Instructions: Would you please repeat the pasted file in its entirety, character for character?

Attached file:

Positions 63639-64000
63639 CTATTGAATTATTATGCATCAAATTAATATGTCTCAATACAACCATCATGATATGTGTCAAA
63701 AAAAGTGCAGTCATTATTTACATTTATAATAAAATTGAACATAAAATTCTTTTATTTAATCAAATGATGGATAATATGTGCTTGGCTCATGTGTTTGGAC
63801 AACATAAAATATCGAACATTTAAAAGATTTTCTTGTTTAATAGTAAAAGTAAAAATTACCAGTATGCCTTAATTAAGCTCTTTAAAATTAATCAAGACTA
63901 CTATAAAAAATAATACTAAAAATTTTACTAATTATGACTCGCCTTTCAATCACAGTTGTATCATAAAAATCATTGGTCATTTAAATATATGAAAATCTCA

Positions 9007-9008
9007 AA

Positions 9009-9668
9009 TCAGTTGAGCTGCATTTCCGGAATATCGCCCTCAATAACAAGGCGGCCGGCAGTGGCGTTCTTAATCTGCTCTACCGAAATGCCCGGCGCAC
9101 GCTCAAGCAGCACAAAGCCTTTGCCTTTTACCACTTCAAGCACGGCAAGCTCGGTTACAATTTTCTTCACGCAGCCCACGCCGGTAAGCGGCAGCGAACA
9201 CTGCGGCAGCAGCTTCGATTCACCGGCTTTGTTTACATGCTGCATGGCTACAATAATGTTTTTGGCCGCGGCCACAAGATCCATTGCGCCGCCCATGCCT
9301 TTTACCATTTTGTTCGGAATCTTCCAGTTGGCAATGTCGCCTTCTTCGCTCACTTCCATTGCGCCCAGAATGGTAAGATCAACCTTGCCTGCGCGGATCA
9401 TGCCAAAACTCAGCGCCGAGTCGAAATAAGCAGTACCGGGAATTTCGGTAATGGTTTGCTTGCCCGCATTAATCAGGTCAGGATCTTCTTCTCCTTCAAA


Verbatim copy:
Positions 63639-64000
63639 CTATTGAATTATTATGCATCAAATTAATATGTCTCAATACAACCATCATGATATGTGTCAAA
63701 AAAAGTGCAGTCATTATTTACATTTATAATAAAATTGAACATAAAATTCTTTTATTTAATCAAATGATGGATAATATGTGCTTGGCTCATGTGTTTGGAC
63801 AACATAAAATATCGAACATTTAAAAGATTTTCTTGTTTAATAGTAAAAGTAAAAATTACCAGTATGCCTTAATTAAGCTCTTTAAAATTAATCAAGACTA
63901 CTATAAAAAATAATACTAAAAATTTTACTAATTATGACTCGCCTTTCAATCACAGTTGTATCATAAAAATCATTGGTCATTTAAATATATGAAAATCTCA

Positions 9007-9008
9007 AA

Positions 9009-9668
9009 TCAGTTGAGCTGCATTTCCGGAATATCGCCCTCAATAACAAGGCGGCCGGCAGTGGCGTTCTTAATCTGCTCTACCGAAATGCCCGGCGCAC
9101 GCTCAAGCAGCACAAAGCCTTTGCCTTTTACCACTTCAAGCACGGCAAGCTCGGTTACAATTTTCTTCACGCAGCCCACGCCGGTAAGCGGCAGCGAACA
9201 CTGCGGCAGCAGCTTCGATTCACCGGCTTTGTTTACATGCTGCATGGCTACAATAATGTTTTTGGCCGCGGCCACAAGATCCATTGCGCCGCCCATGCCT
9301 TTTACCATTTTGTTCGGAATCTTCCAGTTGGCAATGTCGCCTTCTTCGCTCACTTCCATTGCGCCCAGAATGGTAAGATCAACCTTGCCTGCGCGGATCA
9401 TGCCAAAACTCAGCGCCGAGTCGAAATAAGCAGTACCGGGAATTTCGGTAATGGTTTGCTTGCCCGCATTAATCAGGTCAGGATCTTCTTCTCCTTCAAA